That’s when I started to look for a support group.
I needed to connect with others in order validate that this was not just me dwelling on things or feeling sorry for myself. As I began my search for people sharing similar experiences of childlessness, I quickly found Childless not by Choice with Civilla Morgan. Immediately, I realized how many women go through this very challenging life outcome. I read story after story of women feeling EXACTLY like I did! I was not alone, and I had felt completely alone for so long – by my own doing I might add, as I refused to even discuss my journey with anyone. Reading the posts of other women as they shared the very emotions that I was struggling with was incredibly impactful. It lightened the burden somehow.
These emotions, the loss, the mourning, it’s all very personal. But that does not mean that there isn’t a group out there that cannot at least share, even if indirectly, with your pain. That is the point of this very short blog. If you are reading this, and continue to keep those emotions to yourself, being strong, being an Island…stop. Reach out, even if just to read about others, and to support them too. Helping others helps us heal, and others want to do the same by supporting us. There are no circumstances in the world that are so unique that someone isn’t there to share or want you to share and empathize.
If you have ever flown on a plane, the flight attendants always say that if the oxygen mask comes down out of the panel above you, that you should always put your mask on first, before helping others. This is true when it comes to problems in life. You cannot help others if you do not help yourself first. I’ve learned that now, and I am so much better for it. Still sad, and some days still struggle, but never again alone.
I think a lot of kids grow up playing house and dreaming that someday they will have children of their own. As a child, I believed the same. The oldest of eight children, I grew up in a religion that is very family oriented. When people asked me what I wanted to be when I grew up, I, of course, said a mom.
In 1999, I married a wonderful man. We decided to wait a bit before children. But a few years later I found out my lower back was broken, and I would never be able to carry a child. I was heartbroken, and became angry and bitter, crying when people told me they were pregnant. Mother’s Day was very hard, and I dreaded the question ‘when are you having children?’ I was frustrated with God for giving me a broken body.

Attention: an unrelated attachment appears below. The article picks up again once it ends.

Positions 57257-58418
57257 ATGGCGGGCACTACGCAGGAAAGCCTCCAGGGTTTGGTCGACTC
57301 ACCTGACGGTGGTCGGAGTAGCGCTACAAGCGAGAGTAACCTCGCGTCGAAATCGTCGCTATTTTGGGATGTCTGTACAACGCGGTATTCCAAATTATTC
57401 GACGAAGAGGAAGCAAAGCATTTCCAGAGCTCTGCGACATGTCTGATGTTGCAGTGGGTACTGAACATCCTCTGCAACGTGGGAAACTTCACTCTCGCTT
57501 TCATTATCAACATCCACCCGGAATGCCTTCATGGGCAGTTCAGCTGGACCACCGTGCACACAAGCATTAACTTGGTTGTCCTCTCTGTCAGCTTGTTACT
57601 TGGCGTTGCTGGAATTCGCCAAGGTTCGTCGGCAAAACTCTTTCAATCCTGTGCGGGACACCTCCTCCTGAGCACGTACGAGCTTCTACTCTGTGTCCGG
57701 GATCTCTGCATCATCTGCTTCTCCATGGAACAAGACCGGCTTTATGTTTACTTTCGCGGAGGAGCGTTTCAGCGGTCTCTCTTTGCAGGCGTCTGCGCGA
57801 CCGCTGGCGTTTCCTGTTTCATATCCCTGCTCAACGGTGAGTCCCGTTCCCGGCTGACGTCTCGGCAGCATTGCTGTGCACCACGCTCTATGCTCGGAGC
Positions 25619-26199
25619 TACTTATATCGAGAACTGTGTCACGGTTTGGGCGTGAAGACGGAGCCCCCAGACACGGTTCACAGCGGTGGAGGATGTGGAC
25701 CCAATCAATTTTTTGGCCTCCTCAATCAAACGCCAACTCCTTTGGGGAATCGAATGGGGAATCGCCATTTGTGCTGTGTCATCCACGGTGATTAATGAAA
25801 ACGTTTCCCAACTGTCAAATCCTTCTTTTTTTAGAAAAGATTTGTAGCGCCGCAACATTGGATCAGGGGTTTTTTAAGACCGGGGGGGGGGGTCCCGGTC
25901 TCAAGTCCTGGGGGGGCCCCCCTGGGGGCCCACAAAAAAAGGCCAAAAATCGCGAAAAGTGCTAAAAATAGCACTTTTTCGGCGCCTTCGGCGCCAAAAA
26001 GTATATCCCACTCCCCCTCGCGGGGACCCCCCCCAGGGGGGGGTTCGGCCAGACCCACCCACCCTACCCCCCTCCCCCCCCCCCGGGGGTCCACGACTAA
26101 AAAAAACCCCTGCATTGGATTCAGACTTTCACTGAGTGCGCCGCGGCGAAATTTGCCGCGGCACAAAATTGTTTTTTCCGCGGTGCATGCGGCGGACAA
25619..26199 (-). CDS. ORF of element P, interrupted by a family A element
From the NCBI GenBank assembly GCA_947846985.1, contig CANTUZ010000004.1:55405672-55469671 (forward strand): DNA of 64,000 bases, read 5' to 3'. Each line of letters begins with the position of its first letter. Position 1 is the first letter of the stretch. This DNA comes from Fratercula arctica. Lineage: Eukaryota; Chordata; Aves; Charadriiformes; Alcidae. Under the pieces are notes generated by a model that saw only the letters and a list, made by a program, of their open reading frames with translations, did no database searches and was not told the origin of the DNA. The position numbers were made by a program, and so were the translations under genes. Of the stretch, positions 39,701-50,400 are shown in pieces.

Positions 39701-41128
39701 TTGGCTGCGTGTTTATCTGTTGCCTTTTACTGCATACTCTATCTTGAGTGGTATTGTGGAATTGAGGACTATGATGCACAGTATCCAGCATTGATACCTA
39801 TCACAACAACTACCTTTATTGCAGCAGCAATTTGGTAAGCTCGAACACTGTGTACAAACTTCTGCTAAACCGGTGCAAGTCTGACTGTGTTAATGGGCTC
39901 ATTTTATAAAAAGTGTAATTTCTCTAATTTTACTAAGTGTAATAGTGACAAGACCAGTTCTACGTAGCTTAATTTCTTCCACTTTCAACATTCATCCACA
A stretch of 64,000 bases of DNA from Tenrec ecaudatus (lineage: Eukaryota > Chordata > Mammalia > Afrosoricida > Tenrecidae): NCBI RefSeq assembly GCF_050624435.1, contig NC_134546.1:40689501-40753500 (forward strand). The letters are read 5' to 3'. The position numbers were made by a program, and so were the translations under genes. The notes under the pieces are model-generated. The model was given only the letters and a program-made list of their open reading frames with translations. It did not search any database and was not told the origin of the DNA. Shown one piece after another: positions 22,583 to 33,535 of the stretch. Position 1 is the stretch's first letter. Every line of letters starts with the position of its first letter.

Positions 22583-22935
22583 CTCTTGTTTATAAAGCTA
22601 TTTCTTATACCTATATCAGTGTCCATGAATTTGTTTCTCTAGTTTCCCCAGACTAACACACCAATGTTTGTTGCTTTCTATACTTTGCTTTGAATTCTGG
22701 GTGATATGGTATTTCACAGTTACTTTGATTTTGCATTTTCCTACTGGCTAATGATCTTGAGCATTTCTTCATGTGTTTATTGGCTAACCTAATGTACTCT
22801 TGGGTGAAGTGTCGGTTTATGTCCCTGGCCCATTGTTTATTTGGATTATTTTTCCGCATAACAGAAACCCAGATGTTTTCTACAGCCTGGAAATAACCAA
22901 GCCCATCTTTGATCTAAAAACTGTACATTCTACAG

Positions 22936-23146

One day I prayed and asked God to provide me the opportunity to influence a child. I knew I would have been a good mother and had so much to offer children. Be careful what you pray for. At the time, I was so focused on me and my sadness I did not stop to think how many children I was already helping.
Looking back on who influenced who I am today, yes, my parents did. But it was also church leaders, teachers, aunts, and uncles. I decided I wanted to be that person in someone else’s life. That decision lead me to start a small business teaching children to sew. I am a 5th-grade teachers aide and I also help in the after school 4-H program teaching sewing.
I help in my local church groups. And I know I make a difference in the children’s lives. They have taught me that helping any child is a huge blessing, and doing so has filled that void for me.
It does take a village to raise a child. There was a choice to be made. I could either spend my life angry or be part of that village. I believe it is a blessing to help any child we encounter.
And I also realized being angry at others who have children, or angry at children isn’t how I wanted to live. Just because I can’t have children does not mean others should not. A child that I bare does not define me. How I treat other people and children does define me.
Today, I have a good life with my husband and two fur babies. Is every day easy? No, but I am learning to love me and the life that I have.
Are you subscribed to the Newsletter? Read below for a snippet, and Happy Valentine’s Day!
Let’s face it, not all of us are in a relationship. Not all of us will celebrate Valentine’s Day with that significant other over a candlelit dinner.
Not all of us have little people to buy cards and chocolates for. BUT, we are still valid and valuable. I hope you have relationships where you feel valued, and where you value someone else. Whether that is a best friend, a sibling, a parent, or nieces and nephews.
Those are all valued and beautiful relationships. Do not take them for granted!
I’ve been sitting here the last few days of 2017, watching the clock wind down. It’s been a whirlwind the last couple of weeks of the year because no part of planning life ever works out. This is especially the case when you have people you need to interact with, like family and friends for instance.
You’ve heard the saying, ‘no man is an island.’ I don’t know who said it, but it’s true. We may want to be an island sometimes. And those of us who are introvert homebodies try to be an island, but the fact is, we live on a sphere with almost seven billion other people. We must participate from time to time. That’s just the way it goes.
Another saying I have heard, probably loosely taken from The Bible, is ‘While we are planning our lives, God is laughing.’ Because we all know nothing goes as planned when it comes to life. The fact is, we should plan. Because there is yet another saying, ‘those who fail to plan, plan to fail.’ So, planning is appropriate, wise, and mature. But we can’t really get bent out of shape (too much) when things do not go as planned.